By EVAN GROSSMAN
June 25, 2001 -- The baseball last night was secondary on Staten Island.
With a breathtaking view of the lower Manhattan skyline and New York Harbor, the Richmond County Bank Ballpark at St. George, home of the Staten Island Yankees, opened its doors for the first time.
This may be minor- league baseball, but last night the Staten Island Yankees were treated like major-league All-Stars.
"We didn't see this place until we got off the bus Sunday, and it's awesome," said Todd Faulkner, an infielder for the Baby Bombers. The Class-A, New York-Penn League affiliate of the Yankees tore the gift wrap off their brand new, 6,500-seat ballpark last night with the help of Mayor Rudy Giuliani and Dwight Gooden prior to their home opener against the Hudson Valley Renegades.
Gooden, now involved with the Yankee front office, was on hand to help raise the New York-Penn League Championship banner from last year's championship team that used to call the College of Staten Island home.
Another Yankee team, another championship banner. Even on the lowest minor-league level in the organization, the players are trained to be winners.
"This place is beautiful," Gooden said, making his way into the Staten Island clubhouse before the game through a parade of handshakes. "It's nice to be back for something like this."
The grand opening of the Ballpark at St. George, less than 100 yards from the Staten Island Ferry Terminal, is a baseball cathedral built on the old railroad yards that used to litter this area.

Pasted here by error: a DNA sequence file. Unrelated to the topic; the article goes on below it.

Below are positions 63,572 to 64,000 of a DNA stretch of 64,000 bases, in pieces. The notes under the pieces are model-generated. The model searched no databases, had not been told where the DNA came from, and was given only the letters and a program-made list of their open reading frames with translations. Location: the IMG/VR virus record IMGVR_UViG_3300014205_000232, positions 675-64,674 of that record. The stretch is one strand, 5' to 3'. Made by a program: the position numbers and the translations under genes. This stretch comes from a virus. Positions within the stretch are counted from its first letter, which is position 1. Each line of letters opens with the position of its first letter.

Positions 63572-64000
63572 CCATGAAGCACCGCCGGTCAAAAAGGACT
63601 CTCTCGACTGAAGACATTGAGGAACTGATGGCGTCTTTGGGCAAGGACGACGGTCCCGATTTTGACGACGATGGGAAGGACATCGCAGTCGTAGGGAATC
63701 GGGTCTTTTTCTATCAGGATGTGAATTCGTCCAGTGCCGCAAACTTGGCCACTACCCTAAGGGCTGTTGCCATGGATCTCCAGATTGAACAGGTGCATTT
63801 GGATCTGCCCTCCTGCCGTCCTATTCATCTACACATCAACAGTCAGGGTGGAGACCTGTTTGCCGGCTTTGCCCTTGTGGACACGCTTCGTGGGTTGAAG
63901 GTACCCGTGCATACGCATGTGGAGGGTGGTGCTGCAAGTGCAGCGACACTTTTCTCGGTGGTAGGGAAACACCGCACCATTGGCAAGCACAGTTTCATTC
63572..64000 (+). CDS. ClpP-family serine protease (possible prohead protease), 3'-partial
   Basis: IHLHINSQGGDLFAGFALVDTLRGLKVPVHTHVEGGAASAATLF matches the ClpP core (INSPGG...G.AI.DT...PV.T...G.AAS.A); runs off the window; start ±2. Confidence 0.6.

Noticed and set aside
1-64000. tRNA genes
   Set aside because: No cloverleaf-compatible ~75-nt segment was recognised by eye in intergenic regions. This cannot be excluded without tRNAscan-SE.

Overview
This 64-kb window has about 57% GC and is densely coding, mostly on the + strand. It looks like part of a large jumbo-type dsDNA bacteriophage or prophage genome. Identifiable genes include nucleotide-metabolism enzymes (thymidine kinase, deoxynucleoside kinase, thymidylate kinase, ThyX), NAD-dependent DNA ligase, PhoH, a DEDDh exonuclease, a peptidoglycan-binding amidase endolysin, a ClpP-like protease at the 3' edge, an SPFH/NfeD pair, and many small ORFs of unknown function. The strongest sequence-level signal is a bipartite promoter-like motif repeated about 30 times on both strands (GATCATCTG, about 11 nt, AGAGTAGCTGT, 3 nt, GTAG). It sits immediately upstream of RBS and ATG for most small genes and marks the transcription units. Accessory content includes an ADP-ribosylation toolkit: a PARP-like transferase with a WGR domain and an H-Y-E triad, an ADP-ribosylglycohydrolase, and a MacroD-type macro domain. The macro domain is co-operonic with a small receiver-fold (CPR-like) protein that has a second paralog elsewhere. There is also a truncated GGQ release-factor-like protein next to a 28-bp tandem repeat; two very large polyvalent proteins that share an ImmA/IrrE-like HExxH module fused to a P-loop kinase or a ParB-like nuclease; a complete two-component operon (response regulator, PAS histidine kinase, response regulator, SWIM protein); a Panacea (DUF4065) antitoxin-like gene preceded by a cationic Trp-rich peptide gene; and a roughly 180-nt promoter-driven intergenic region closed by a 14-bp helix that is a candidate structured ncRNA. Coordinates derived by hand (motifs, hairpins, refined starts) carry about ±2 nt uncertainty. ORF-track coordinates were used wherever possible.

The mayor took a 5 p.m. ferry from Manhattan that arrived at the St. George terminal roughly 30 minutes later and got a quick tour of the ballpark next door before the game.
"This is a great night for Staten Island," Giuliani said, with a Class-A Yankees cap on instead of his familiar major-league hat with the interlocking NY. "It's a nice stadium, just beautiful."
The Baby Bombers (2-2) will play their 38 home games at the Ballpark at St. George from this week until the season is over in September. Designed by HOK Architects, the Ballpark houses 18 luxury boxes and a soon-to-be-built restaurant.
"This is great," the mayor said. "It can't be any better than this ballpark. This is a great thing."
With the opening of this stadium and the gem in Coney Island, where the Mets' Class A Brooklyn Cyclones will call home, the Subway Series rivalry between the two major- league clubs has seeped into the minor-league ranks.
"There's another team in another borough," Staten Island president Guy Molinari joked. "I'm not sure what borough, though."
The S.I. Yanks play eight games against the Cyclones, and if last night's baseball party on Staten Island is any indication, the rest of this season will be a home run.